About Me

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I am a mother, a teacher, and a nature lover. I grew up on a mountain we called Owls' Knob in the Ozarks of Arkansas. The first seven years of my life were spent living in a log cabin, far from a store or streetlight, without electricity or running water and after twenty years of travel, I returned to the abondoned homestead. Now I live on a hill by a small lake and work at a public garden. These are stories about nature written from a women deeply influenced by place.

Saturday, April 23, 2011

Happy Earth Day!

We are so blessed to live on such a beautiful planet! On Earth Day I always make a resolution! This year I will try to drive less and carpool more! Please, will you make an Earth Day resolution with me?
For me, earth day has always been a time for contemplation; a day for questioning my future and my past. This week I debated the toll our human population has had on the earth. Overpopulation is undoubtedly an issue but it is one that is either solved by death or lack of life. My cat gave birth to three kittens yesterday. Since she is the survivor, the only cat alive after a year, I rejoiced in their life. Still, I pondered the booming feline population elsewhere. In the face of ecological and economic disasters, life and death lead ambiguous rolls. This year has been filled with disasters: the earthquake in Haiti, radiation in Japan, tornadoes in North Carolina, and the oil spill in the Gulf of Mexico. Yet, in my world, life trucked on as usual. I recycle, compost, garden, conserve, and use solar power, but then I drive sixty miles into town in my gasoline engine. And even if I am driving to an earth day celebration, I know the earth frowns.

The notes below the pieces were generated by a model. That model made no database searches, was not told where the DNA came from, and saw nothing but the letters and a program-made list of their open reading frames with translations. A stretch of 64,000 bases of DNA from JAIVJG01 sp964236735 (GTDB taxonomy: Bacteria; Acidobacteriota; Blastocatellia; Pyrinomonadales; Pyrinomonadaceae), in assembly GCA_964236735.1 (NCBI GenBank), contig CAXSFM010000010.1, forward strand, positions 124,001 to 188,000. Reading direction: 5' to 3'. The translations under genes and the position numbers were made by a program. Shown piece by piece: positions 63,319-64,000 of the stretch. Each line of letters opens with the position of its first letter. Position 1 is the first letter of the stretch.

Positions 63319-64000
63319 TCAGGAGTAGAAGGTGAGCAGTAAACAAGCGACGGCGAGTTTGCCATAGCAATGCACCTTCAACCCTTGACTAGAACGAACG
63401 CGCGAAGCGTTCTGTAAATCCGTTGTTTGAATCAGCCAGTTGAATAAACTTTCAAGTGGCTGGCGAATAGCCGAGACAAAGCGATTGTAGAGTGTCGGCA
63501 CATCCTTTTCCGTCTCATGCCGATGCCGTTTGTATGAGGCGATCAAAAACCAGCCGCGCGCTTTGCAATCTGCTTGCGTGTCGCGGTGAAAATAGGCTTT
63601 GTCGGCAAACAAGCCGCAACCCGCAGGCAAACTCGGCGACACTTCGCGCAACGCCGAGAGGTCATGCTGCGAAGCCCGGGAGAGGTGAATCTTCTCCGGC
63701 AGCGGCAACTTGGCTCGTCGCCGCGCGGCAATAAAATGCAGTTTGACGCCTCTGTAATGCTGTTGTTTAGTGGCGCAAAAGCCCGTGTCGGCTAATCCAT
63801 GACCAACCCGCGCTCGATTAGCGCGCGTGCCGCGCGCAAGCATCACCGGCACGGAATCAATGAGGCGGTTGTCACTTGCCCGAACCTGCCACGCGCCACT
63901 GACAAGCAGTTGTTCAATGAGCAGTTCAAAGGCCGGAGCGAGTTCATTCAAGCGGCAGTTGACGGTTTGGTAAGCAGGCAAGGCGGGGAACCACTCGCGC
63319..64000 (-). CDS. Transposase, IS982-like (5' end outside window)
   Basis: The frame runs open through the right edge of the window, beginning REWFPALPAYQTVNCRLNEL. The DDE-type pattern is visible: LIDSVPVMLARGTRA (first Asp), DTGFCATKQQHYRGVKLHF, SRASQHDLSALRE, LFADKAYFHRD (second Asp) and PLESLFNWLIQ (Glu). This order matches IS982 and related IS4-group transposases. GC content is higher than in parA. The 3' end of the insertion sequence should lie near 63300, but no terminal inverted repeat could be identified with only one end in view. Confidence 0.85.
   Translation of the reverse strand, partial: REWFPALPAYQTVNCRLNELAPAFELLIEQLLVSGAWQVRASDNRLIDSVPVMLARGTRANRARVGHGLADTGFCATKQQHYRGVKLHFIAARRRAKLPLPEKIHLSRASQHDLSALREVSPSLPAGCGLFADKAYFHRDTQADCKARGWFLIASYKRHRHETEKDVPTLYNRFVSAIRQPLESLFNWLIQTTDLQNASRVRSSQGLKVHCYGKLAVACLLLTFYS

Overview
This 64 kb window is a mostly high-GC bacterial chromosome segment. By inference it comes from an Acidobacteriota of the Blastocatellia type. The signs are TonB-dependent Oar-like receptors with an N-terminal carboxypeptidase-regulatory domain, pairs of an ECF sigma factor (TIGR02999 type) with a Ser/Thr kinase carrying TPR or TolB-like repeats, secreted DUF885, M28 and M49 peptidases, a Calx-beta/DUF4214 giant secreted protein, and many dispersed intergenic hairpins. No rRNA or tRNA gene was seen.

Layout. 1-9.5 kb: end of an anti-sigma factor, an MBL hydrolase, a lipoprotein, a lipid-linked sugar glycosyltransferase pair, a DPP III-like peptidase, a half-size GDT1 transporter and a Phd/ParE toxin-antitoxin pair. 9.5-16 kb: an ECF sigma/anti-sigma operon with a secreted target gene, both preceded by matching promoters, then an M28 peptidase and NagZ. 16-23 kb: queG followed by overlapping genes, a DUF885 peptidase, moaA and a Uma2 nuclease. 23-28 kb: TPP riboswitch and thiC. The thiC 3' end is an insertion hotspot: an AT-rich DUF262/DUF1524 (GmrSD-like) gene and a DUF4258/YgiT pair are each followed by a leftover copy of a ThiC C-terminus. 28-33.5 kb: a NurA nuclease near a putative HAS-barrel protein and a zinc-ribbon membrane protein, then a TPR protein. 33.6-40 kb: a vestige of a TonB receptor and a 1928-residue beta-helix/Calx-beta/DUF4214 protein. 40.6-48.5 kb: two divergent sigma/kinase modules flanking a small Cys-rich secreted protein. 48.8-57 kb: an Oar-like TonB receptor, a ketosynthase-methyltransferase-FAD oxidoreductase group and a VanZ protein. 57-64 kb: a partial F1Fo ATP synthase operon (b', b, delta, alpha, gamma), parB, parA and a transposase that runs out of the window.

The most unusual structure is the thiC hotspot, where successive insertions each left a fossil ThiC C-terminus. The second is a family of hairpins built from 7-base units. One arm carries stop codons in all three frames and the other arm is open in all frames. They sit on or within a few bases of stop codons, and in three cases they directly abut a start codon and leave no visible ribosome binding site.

So I took a walk after a spring rain. and contemplated life and death, right and wrong, God and Earth. I think about all the little things I do or don’t do to help or hinder the earth. While walking, I listened to a vireo singing from the ticket across the pond. The vireos always sound troubled, asking themselves questions and then answering or coming to conclusions. The bird asks himself a series of questions. Then his tone changes as if answering himself or coming to a conclusion. This vireo sounded troubled as he contemplated a list of important matters and came to an only partially satisfying conclusion, his tones ending in higher or lower notes. I relate and feel akin to this small bird. I too asked more questions than I answered.  Today is such an important day, I am lost in questions. But what can I do or not do for something as grand as the earth? There I go again, chirping like the vireos, questioning everything. 

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